Photo by Heather Middleton
The Clayton County GrassRoots Leadership Institute (GRLI) is still accepting applications for the 2011 training program, in an effort to give more time, and opportunity, to interested, potential participants.
"We want to create a lager pool of applicants," said Kim Allen, GRLI spokesperson.
Allen said GRLI is a 12-week course offered to participants who are seeking to spruce up their leadership skills, and learn the following: Effective communication skills; how to conduct successful meetings; how to build partnerships and collaborations; how to perform conflict resolution; the keys to group-decision-making/problem-solving; and understanding poverty issues and diversity.
"GRLI is a program that is funded through a subsidized grant from the Community Foundation for Greater Atlanta, along with other fund-raising efforts," said Allen. She added, "The purpose for GRLI is to identify, train and nurture emerging leaders to better serve the needs of the Clayton County community."
GRLI Board Member Cheryl White said, "GrassRoots provides an opportunity for self-growth. Its dual purpose [is] to develop those, who have not had any exposure to leadership, and to help further develop someone, who already possesses basic leadership skills and knowledge."
Joy Tellis Cooper, a 2010 Grassroots graduate, and also this year's chairperson, strongly agreed that being a part of GrassRoots will help participants with self-growth and interpersonal skills. "It's very important, and it helps with your personal and professional goals," she said. "You also learn how to deal with the dynamics of a team."
Cooper said another highlight of being involved in GrassRoots, is that class participants create group projects that are presented during the last day of class. Last year, she and her classmates, she said, put together an "Empowerment Fair" for the Clayton County community. Class members worked in committees to gather Clayton County's businesses and community-based organizations, and brought them together in one central location. The class then invited the community to the event, so people would be able to see what various resources are available to them in the county.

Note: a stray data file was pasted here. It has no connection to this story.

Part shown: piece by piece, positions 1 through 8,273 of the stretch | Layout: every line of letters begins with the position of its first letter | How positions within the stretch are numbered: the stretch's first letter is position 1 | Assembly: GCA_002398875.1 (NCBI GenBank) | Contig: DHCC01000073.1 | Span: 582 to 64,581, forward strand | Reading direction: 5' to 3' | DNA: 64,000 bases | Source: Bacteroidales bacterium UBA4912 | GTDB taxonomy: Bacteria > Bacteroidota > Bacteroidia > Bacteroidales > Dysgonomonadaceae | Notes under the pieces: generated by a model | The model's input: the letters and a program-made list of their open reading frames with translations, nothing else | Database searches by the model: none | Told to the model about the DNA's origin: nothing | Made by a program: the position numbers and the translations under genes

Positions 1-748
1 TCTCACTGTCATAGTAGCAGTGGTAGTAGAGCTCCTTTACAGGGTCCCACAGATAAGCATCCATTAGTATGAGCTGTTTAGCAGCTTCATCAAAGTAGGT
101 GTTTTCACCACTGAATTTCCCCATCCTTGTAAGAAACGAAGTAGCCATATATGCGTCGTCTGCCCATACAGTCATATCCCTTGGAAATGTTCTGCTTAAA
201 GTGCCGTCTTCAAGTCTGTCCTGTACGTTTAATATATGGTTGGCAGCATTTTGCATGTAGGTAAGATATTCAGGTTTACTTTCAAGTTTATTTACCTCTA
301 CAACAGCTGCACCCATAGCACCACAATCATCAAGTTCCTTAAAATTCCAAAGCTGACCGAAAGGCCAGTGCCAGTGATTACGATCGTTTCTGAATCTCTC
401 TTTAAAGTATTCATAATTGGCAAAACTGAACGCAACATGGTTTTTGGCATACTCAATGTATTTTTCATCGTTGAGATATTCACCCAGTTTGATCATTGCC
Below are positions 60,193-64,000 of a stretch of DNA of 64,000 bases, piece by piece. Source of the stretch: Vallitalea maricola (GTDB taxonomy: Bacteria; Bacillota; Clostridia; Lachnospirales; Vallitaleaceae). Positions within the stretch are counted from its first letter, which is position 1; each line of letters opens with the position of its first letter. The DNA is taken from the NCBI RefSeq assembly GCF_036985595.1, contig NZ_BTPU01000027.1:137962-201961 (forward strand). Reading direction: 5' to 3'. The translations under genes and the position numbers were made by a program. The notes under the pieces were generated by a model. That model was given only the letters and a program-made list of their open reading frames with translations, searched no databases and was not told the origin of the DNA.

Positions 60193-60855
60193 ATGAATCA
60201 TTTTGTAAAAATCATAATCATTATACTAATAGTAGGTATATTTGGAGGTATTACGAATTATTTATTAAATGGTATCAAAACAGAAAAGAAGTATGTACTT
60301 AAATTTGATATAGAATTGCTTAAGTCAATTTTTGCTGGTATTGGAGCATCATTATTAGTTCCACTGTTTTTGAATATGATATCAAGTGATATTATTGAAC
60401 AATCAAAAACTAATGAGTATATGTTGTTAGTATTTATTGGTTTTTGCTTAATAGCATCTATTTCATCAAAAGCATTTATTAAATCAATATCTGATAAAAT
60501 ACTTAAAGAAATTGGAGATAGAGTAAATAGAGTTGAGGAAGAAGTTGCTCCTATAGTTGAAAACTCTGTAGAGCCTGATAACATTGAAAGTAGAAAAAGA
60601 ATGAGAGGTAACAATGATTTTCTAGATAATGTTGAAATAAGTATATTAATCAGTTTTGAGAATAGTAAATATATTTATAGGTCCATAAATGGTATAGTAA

The upcoming class "will be able work on their own project and make it their own." said Cooper.
Some other notable GRLI graduates include: Board of Education Vice Chairman Charlton Bivins; Adolphus Graves, of the Clayton County Juvenile Court; former Clayton County Council PTA President Cyd Cox; Community Advocate and BOE Ethics Commission Member Larry O'Keefe, and "We Are Clayton" Magazine Publisher Gerian Hawes.
Allen said, "All class sessions will be held on Tuesday evenings, for three hours, and will be taught local government and economic development community leaders."
She added that once the selections for this year's class have been made, there will be a meet-and-greet, on July 26, at the Clayton County Police Department Community Center, in Jonesboro.
Anyone interested in participating in this year's GrassRoots class, can go to the web site at: www.claytongaempowerment.org, and download the application. "There is an application fee of $25," Allen said, "and classes will begin Aug. 2." For more information, call (770) 473-3945.